Mr. Boswell, speaking of the originals of the second and third of these plays, says, “ That Marlowe may have had some share in these compositions, I am not disposed to deny ; but I cannot persuade myself that they entirely proceeded from his pen. Some passages are possessed of so much merit, that they can scarcely be ascribed to any one except the most distinguished of Shakspeare's predecessors; but the tameness of the general style is very different from the peculiar characteristics of that Poets mighty line, which are great energy both of thought and language, degenerating too frequently into tumor and extravagance. The versification appears to me to be of a different color.—That Marlowe, Peele, and Greene, may all of them have had a share in these dramas, is consonant to the frequent practice of the age; of which ample proofs may be found in the extracts from Henslowe's MS. printed by Mr. Malone.”

From the passage alluding to these plays in Greene's Groatsworth of Wit, it seems probable that they were produced previous to 1592, but were not printed until they appeared in the folio of 1623.

To Johnson's high panegyric of that impressive scene in this play, the death of Cardinal Beaufort, we may add that Schlegel says, “ It is sublime beyond all praise. Can any other poet be named who has drawn aside the curtain of eternity at the close of this life in such an overpowering and awful manner ? And yet it is not mere horror with which we are filled, but solemn emotion; we have an exemplification of a blessing and a curse in close proximity; the pious king is an image of the heavenly mercy, which, even in his last moments, labors to enter into the soul of the sinner.”

PERSONS REPRESENTED.

} of the York Faction.

King HENRY THE Sixtu:
HUMPHREY, Duke of Gloster, his Uncle.
CARDINAL BEAUFORT, Bishop of Winchester, great

Uncle to the King.
RICHARD PLANTAGENET, Duke of York :
Edward and RiCHARD, his Sons.
Duke of Somerset,
Duke of Suffolk,
Duke of Buckingham, of the King's Party.
LORD CLIFFORD,
Young CliffORD, his Son,
Earl of Salisbury,
Earl of Warwick,
Lord Scales, Governor of the Tower. LORD Say.
Sir HUMPHREY STAFFORD, and his Brother.
Sir John STANLEY.
A Sea Captain, Master, and Master's Mate, and WALTER

WHITMORE. Two Gentlemen, Prisoners with Suffolk. A Herald. Vaux. Hume and SOUTHWELL, two Priests. BOLING BROKE, a Conjuror. A Spirit raised by him. Thomas Horner, an Armorer: Peter, his Man. Clerk of Chatham. Mayor of St. Albans. Simpcox, an Impostor. Two Murderers. Jack Cade, a Rebel : George, John, Dick, Smith the Weaver, MICHAEL,

fc., his Followers.
ALEXANDER IDEN, a Kentish Gentleman.

MARGARET, Queen to King Henry.
ELEANOR, Duchess of Gloster.
MARGERY JOURDAIN, a Witch. Wife to Simpcox.

Lords, Ladies, and Attendants; Petitioners, Aldermen, a

Beadle, Sheriff, and Officers; Citizens, Prentices,
Falconers, Guards, Soldiers, Messengers, fc.

SCENE, dispersedly in various parts of England.

SECOND PART OF

KING HENRY THE SIXTH.

ACT I.

SCENE I. London. A Room of State in the

Palace.

Flourish of trumpets; then hautboys. Enter, on one

side, King HENRY, DUKE of GLOSTER, SALISBURY, WARWICK, and CARDINAL BEAUFORT; on the other, QUEEN MARGARET, led in by SUFFOLK; YORK, SOMERSET, BUCKINGHAM, and others, following.

Suffolk. As by your high, imperial majesty, I had in charge at my depart for France, As procurator to your excellence, To marry princess Margaret for your grace ; So, in the famous ancient city, Tours, In presence of the kings of France and Sicil, The dukes of Orleans, Calaber, Bretaigne, and Alençon, Seven earls, twelve barons, twenty reverend bishops,I have performed my task, and was espoused; And humbly now upon my bended knee, In sight of England and her lordly peers, Deliver up my title in the queen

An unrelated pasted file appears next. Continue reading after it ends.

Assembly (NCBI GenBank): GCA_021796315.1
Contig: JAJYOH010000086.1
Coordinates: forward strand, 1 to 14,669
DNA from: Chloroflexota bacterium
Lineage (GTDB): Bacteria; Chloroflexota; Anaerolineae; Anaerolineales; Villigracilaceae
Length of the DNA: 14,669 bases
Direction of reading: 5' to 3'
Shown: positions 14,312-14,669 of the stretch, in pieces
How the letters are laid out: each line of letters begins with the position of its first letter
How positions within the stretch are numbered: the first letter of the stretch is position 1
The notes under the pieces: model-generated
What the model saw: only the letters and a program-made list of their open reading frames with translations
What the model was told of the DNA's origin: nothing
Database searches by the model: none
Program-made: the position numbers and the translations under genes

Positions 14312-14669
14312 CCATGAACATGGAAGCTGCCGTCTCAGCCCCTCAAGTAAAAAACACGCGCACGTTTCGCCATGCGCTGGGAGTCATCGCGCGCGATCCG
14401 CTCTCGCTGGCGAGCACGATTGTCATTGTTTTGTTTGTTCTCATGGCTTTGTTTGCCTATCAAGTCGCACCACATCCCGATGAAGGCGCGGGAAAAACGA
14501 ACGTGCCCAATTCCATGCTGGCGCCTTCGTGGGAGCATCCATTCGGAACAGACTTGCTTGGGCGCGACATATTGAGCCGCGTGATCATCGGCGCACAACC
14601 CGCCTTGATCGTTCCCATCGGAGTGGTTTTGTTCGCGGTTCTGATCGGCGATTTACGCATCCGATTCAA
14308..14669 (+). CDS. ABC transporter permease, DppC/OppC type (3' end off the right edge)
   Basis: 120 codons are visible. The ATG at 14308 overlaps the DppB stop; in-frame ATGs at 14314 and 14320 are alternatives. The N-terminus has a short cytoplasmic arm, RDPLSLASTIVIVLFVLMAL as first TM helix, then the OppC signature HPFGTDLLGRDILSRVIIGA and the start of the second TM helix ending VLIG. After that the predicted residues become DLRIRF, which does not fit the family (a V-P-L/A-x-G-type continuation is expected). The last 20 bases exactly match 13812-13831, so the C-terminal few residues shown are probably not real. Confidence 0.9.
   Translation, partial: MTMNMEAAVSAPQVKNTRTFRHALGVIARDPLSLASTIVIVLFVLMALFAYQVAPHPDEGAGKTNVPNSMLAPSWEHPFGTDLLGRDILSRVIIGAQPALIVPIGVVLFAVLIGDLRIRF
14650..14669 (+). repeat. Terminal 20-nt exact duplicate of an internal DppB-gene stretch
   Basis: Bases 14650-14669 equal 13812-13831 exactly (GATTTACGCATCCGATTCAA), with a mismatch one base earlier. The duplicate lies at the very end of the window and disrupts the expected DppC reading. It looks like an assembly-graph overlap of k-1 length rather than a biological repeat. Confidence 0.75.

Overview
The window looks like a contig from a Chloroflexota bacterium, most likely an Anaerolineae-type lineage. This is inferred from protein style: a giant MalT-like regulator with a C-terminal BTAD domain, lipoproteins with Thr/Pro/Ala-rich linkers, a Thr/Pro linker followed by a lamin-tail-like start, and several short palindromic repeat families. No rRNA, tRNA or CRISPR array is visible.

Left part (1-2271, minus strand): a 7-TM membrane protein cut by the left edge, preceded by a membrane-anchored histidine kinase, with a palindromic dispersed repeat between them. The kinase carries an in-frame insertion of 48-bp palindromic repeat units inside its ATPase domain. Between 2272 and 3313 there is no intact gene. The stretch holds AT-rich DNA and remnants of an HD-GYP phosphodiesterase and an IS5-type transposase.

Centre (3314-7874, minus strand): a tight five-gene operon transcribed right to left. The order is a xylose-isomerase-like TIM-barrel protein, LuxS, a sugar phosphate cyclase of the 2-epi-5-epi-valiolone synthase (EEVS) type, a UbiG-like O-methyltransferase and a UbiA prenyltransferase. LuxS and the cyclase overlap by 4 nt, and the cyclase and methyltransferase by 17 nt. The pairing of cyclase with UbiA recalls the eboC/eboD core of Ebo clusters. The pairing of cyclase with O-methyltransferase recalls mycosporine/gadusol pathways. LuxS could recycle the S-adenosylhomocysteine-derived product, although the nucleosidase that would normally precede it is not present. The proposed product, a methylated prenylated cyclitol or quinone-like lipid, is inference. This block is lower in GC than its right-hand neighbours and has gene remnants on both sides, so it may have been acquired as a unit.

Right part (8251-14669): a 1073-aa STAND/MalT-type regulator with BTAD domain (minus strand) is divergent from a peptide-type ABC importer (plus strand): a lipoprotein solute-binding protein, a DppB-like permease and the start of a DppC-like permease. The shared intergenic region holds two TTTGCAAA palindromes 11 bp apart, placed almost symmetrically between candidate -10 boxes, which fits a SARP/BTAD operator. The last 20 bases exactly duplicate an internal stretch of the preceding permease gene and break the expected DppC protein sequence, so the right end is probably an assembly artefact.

1 «The marquesse of Suffolk, as procurator to king Henry, espoused the said ladie in the church of St. Martins. At the which marriage were present, the father and mother of the bride ; the French king himself, that was uncle to the husband; and the French queen also, that was aunt to the wife. There were also the dukes of Orleance, of Calabre, of Alanson, and of Britaine ; seven earles, twelve barons, twenty bishops.”—Hall and Holinshed.

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To your most gracious hands, that are the substance ?
Of that great shadow I did represent;
The happiest gift that ever marquess gave,
The fairest queen that ever king received.
K. Hen. Suffolk, arise.—Welcome, queen Marga-

ret;
I can express no kinder sign of love,
Than this kind kiss.-0 Lord, that lends me life,
Lend me a heart replete with thankfulness !
For thou hast given me, in this beauteous face,
• A world of earthly blessings to my soul,
* If sympathy of love unite our thoughts.

· Q. Mar. Great king of England, and my gracious

lord ;

• The mutual conference that my mind hath had ? By day, by night; waking, and in my

dreams; • In courtly company, or at my beads, • With you mine alder-liefest 3 sovereign, • Makes me the bolder to salute my king • With ruder terms; such as my wit affords, * And over-joy of heart doth minister. · K. Hen. Her sight did ravish ; but her grace in

speech, · Her words y-clad with wisdom's majesty, • Makes me, from wondering, fall to weeping joys;

Such is the fulness of my heart's content.• Lords, with one cheerful voice welcome my love. All. Long live queen Margaret, England's hap

piness! Q. Mar. We thank you all.

[Flourish. Suff. My lord protector, so it please your grace, Here are the articles of contracted peace,

1 i. e. to the gracious hands of you, my sovereign, who are, &c. In the old play the line stands :

“ Unto your gracious excellence, that are." 2 I am the bolder to address you, having already familiarized you to my imagination.

*3 i. e. most beloved of all ; from alder, of all; formerly used in composition with adjectives of the superlative degree; and liefest, dearest, or most loved.